Student-Athletes’ Views on APOE Genotyping for Increased
Risk of Poor Recovery after a Traumatic Brain Injury

LS., Caudle M., Griffin J., Herzog M., Matviychuk D., Tidwell J. J Genet Cousel.
2016; ahead of print

Take Home Message: Despite
a number of concerns many athletes responded with substantial interest and
little resistance to the idea of genetic testing for the purpose of risk
assessment for prolonged concussion recovery and late onset Alzheimer’s

professionals could use prognostic indicators to identify athletes who are at
risk of poor recovery after a concussion. High-risk patients could then receive
individualized treatment and advice on return to play. The
apolipoprotein (APOE) e4 allele (genetic variation) is associated with late-onset
Alzheimer’s disease as well as poor recovery and worse outcome after a brain
injury. To date, there are no studies that addressed whether athletes have any
interest in genetic testing or the extent to which the results would change the
athlete’s athletic-career decisions. Therefore, the authors created a 38-item
questionnaire to assess student-athletes’ interest in genetic testing to determine
their risk of poor recovery from concussion and risk for late-onset Alzheimer’s
disease. Eight hundred and forty-three (454 women, 389 men) NCAA collegiate
athletes (from 20 institutions) completed the questionnaire. Athletes answered
questions to determine their interest in genetic testing; willingness to share
the test results with parents, coaches, and physicians; concerns about privacy
and/or discrimination; and interest in genetic counseling. Over a quarter of
the athletes reported they sustained a concussion (40%), and 15% of those recounted
having a difficult recovery. Over half of the athletes were not concerned at
all (53%) about concussion risk. Nearly three quarters of athletes expressed
some level of interest (55% possibly interested, 19% very interested) in genetic
testing for an increased risk of poor recovery from concussion. An athlete who experienced
a difficult recovery was more likely to report being very interested in genetic
testing. The majority of athletes responded that they were willing to take a
genetic test for susceptibility to poor recovery if it was required by a school
for sport participation (93%), and most still remained willing if it was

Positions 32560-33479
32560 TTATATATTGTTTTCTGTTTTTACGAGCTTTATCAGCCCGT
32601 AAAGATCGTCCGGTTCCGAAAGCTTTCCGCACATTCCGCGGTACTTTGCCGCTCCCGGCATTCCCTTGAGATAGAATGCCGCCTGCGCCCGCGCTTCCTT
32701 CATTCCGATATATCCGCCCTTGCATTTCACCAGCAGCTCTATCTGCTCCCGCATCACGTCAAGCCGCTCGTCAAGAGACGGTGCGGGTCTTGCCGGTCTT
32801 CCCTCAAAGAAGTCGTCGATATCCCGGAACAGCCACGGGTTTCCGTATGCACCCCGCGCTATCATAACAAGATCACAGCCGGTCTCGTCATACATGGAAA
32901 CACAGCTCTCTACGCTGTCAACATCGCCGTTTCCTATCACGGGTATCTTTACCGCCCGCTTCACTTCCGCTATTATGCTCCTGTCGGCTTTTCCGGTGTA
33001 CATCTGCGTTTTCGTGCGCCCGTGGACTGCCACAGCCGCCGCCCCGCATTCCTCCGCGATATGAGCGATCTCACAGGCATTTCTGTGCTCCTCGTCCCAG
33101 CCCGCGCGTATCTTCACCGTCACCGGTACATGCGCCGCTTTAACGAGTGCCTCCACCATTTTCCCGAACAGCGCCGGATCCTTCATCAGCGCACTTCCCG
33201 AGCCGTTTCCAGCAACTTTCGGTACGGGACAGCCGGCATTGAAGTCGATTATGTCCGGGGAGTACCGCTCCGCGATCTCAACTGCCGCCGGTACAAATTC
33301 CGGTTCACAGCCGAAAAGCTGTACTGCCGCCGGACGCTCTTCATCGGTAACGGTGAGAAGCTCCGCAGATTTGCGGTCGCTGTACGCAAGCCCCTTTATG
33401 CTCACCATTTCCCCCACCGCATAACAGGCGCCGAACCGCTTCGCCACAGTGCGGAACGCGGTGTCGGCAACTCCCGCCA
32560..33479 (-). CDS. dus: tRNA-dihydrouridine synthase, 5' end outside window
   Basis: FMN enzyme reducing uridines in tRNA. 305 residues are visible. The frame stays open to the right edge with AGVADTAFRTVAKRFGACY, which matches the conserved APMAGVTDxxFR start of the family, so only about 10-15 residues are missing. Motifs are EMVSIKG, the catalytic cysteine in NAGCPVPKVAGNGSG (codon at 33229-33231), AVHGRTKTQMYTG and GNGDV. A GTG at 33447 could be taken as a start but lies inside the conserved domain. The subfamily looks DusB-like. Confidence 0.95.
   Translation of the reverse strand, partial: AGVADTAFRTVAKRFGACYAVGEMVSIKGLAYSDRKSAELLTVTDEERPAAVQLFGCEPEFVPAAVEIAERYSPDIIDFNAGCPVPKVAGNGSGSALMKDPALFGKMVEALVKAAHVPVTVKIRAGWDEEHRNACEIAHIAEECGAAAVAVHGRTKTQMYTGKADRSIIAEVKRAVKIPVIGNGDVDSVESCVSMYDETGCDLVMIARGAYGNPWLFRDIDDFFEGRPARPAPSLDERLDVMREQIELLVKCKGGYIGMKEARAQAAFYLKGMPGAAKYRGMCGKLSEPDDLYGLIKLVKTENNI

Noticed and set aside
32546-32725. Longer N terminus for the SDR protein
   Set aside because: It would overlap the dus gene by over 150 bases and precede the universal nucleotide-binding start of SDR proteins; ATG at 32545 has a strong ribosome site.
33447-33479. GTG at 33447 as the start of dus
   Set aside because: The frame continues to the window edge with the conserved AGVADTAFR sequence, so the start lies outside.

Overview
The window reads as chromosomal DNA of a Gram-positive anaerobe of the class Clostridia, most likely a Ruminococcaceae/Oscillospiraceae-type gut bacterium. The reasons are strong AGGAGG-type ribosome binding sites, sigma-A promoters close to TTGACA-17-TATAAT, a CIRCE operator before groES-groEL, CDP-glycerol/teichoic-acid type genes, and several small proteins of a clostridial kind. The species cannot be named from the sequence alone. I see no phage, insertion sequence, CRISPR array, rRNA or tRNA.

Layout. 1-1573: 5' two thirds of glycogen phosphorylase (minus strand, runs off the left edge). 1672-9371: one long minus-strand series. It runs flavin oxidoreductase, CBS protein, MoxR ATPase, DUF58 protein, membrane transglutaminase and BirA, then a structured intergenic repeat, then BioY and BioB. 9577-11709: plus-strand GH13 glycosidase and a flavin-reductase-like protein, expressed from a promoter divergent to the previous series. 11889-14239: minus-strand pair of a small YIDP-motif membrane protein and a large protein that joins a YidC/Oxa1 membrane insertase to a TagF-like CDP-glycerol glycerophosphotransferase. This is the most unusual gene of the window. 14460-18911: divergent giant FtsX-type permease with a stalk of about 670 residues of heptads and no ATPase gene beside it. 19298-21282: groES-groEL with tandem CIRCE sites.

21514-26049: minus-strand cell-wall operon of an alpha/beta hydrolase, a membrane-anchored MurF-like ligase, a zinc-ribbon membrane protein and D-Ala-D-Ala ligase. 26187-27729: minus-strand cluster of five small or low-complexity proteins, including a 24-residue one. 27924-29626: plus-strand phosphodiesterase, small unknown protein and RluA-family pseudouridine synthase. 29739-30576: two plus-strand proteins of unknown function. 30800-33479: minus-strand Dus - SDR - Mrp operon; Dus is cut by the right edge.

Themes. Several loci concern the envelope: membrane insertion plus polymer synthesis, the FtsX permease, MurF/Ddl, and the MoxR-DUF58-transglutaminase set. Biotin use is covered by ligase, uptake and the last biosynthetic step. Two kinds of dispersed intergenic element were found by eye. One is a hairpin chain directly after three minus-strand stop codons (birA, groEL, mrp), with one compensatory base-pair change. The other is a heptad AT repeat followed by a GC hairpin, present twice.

requested by not mandatory (76%). Over half of the athletes expressed that the
genetic testing results would not affect their behavior (59%) or style of play
(67%), and only 15% said they would consider giving up their sport.
Additionally, most athletes responded that they would share the results with
their parents (86%), coaches (76%), and physicians (86%). The majority of
athletes were not concerned about the possible ramifications of disclosures,
but 41% were concerned about physicians not clearing them to play. Over 66%
were moderately or very concerned about other people knowing if they had an
increased risk for late-onset Alzheimer’s Disease. However, 86% of athletes
were still interested in receiving information about their risk for late-onset
Alzheimer’s Disease.

testing to determine risk of injury or disease in sport is becoming a real
possibility and is already being done for sickle cell disease. This is the
first study to acknowledge that athletes are interested in knowing their
genetic risk and more importantly are willing to share this information. Despite
a lot of interest, athletes did not believe this would affect their involvement
in sport, nor were the athletes concerned about the other possible
ramifications of disclosing genetic testing results; however, this could change
in real-life situations. This cavalier attitude towards sharing genetic testing
results was also supported by the fact athletes preferred meeting with the
genetic counselor after the testing and not prior to genetic testing. This
suggests they may not truly understand genetic testing. While genetic testing
for risk of poor concussion recovery and late-onset Alzheimer’s disease could
provide more informed consent prior to sport participation there is no way of
avoiding concussions in sport, and medical professionals cannot remove an
athlete from sport participation due to genetic risk. Medical professionals
should be aware of genetic testing for the purpose of risk assessment for
prolonged concussion recovery and late-onset Alzheimer’s disease; however, they
should also seek the assistance of genetic counselors when a patient would like
to be genetically screened.

Questions for Discussion:
Do you think genetic testing could be helpful? Do you think genetic testing
will become necessary?

Jane McDevitt, PhD
by: Jeff Driban


CSF-Biomarkers in Olympic Boxing: Diagnosis and Effects of Repetitive Head Trauma

Hercher LS, Caudle M, Griffin J, Herzog M, Matviychuk D, & Tidwell J (2016). Student-Athletes’ Views on APOE Genotyping for Increased Risk of Poor Recovery after a Traumatic Brain Injury. Journal of Genetic Counseling PMID: 27207686